The Caribbean has lost a national treasure. A pioneer of Cadence music, Jeff Joseph, more popularly known as ‘Jeff Joe,’ has passed on. Long live his legacy. The death of Jeff Joe has sent shock waves across the region, particularly in his home country Dominica and the French West Indies, as well as in the international arena, as far afield as Paris, London, New York and Miami.
His passing has made headlines in many countries as family, friends, and fans mourn the loss of a man who lived and breathed Cadence-lypso- a new genre of music he helped develop and popularize in the early 1970s. Unique to Dominica, Cadence-lypso is an up-tempo calypso sung mostly in Antillean Creole and French.
Jeff Joe’s passing demands a consideration of his remarkable character, talents and personality that made him the true music legend that he was.
A dynamic performer. A respected stalwart of Creole music and culture. A true Dominican Ambassador and cultural icon. Jeff Joe was all of the above and then some. He died on Wednesday, November 23, 2011, at a hospital in Martinique after undergoing multiple surgeries for cardiovascular complications. He was 58.
Born September 30, 1953, in St Joseph, Jeff Joe first rose to fame with Grammacks, a 1970’s musical group in Dominica whose string of hits included “Soucouyant,” “Mi Deba,” and “Cauchemar.” In 1977, the Grammacks Band, of which he was the lead vocalist, received the Meritorious Service Award in Dominica for its contribution to preserving and promoting Cadence music.
Grammacks rose to prominence on the world stage in the early 1980s with a Super Bowl performance to their credit, and this was the beginning of what was to be a successful musical career for Jeff Joe- the man we have all grown to love.
He later formed Volt Face and Grammacks New Generation. They headlined the first-ever World Creole Music Festival in Dominica in 1997. After many years apart, Grammacks Original regrouped and, in 2009, recorded a new album called “Get Up.”
Jeff Joe dedicated his whole life to music. His music has inspired many people in Dominica and the neighbouring French islands by bridging the cultural gap. As a performing artist, Jeff Joe’s cultural impact was incredible. Not only did he connect Dominica with the Caribbean and the rest of the world, but he was also a cultural revolution. He successfully engaged the young generation in a genre of music they would otherwise have sidelined. He was a role model in their image that they idolized and emulated.
Jeff Joe was recently named French Ambassador to Dominica, so he spent most of his time promoting the World Creole Music Festival in Martinique and Guadeloupe.
Dominica’s Prime Minister, Hon. Roosevelt Skerrit described Jeff Joe as a true ambassador to Dominica and said his death left the country in shock.
“Jeff Joe was no doubt synonymous with Dominica in the French countries from Paris to the French departments of Guadeloupe and Martinique, local Caledonia and French Guyana. He was undoubtedly a true ambassador of our country, promoting our art form and our country as a whole and encouraging people to visit Dominica. I believe the entire country is in shock due to his death. He is somebody we will miss dearly. He spent his entire life entertaining people, making people happy, and, sadly, he had to depart suddenly.”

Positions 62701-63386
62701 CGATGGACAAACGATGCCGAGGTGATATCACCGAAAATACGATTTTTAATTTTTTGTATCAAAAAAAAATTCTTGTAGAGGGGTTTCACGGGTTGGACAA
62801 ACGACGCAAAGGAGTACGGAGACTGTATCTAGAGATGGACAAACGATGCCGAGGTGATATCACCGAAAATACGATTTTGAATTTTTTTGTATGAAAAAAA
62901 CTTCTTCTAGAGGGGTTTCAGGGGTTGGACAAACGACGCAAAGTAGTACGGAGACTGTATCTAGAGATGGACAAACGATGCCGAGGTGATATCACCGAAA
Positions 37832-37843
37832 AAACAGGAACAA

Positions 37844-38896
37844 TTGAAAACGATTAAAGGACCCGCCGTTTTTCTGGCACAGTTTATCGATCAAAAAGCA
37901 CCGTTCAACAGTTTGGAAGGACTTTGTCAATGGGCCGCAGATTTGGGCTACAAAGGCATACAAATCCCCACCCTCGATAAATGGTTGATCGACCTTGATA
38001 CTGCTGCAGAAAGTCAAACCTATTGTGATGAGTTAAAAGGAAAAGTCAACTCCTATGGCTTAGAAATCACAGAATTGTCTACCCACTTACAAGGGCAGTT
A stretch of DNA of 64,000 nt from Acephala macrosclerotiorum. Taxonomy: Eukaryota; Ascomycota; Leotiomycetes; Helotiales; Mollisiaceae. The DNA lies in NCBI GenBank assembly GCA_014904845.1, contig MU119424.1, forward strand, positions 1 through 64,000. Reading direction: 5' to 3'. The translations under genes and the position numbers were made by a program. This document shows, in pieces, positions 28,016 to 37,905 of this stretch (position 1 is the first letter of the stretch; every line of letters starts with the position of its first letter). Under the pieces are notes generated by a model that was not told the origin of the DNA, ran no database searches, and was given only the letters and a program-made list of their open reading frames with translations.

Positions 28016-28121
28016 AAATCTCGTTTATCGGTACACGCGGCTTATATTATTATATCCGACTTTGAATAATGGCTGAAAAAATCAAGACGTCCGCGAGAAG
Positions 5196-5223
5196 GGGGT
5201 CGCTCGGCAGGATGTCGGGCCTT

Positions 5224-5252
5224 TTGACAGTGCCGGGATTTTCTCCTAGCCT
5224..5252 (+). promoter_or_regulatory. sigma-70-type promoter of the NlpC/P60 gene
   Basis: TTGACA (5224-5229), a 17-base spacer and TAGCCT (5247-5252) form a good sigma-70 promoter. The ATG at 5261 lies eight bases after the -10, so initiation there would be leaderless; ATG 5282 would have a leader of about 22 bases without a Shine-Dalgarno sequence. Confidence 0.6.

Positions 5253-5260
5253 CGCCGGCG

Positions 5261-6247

Not only was Jeff Joe loved and admired for his musical talent and efforts to preserve the Creole language, but he was also respected for his very close relationship with the community in which he was raised. He often mentored a group of young men on the block in an area called ‘The Ghetto’ in St Joseph, where he spent significant time bonding with the youth. Consequently, a lane in that community (Jeff Joe Lane) has been named in his honour.
MP for St Joseph and personal friend of Jeff Joe, Hon. Kelver Darroux says he and the Cadence-lypso performer had several discussions regarding the development of St Joseph. Mr. Darroux says the community has lost a great man.
“Jeff Joe has been an icon, a legend and a personal friend of mine and his memory will forever be in our hearts and the community of St Joseph. I’m hoping that when history books are written about St Joseph, and the name Jeff Joseph is mentioned; it will be one that will bring back memories of the music that Grammacks used to play because he was the lead singer of Grammacks, a band that was formed in his community.
The impact that Jeff Joseph had on this community will be a lasting one. But not only that, Jeff Joe was in touch with many people in his community, which will augur well for the persons he has touched here in St Joseph.”
Creole fans witnessed Jeff Joe’s last performance before a live audience at this year’s 15th Annual World Creole Music Festival, where he gave a world-class performance that will linger in the memories of many for years to come.
His wife and two children survive Jeff Joe. The Government of Dominica has decided that his efforts as a Goodwill Ambassador and specifically as a promoter of the World Creole Music Festival are worthy of recognition. So Jeff Joe shall be given an Official Funeral service. The ceremony will take place on Saturday, 3rd December 2011, at the Roman Catholic Church in his hometown of St Joseph. That day has been declared a National Day of Mourning, on which flags shall be flown at half-mast on all public buildings in Dominica.
Jeff Joe has done his work. Through his music, he has showcased the best of Dominica’s Creole culture to an international audience and united a wide cross-section of people from the Creole-speaking world. He has left an indelible mark on the cultural landscape in Dominica and the French Caribbean. He is gone, but his memory and music will be cherished forever.
May His Soul Rest In Peace.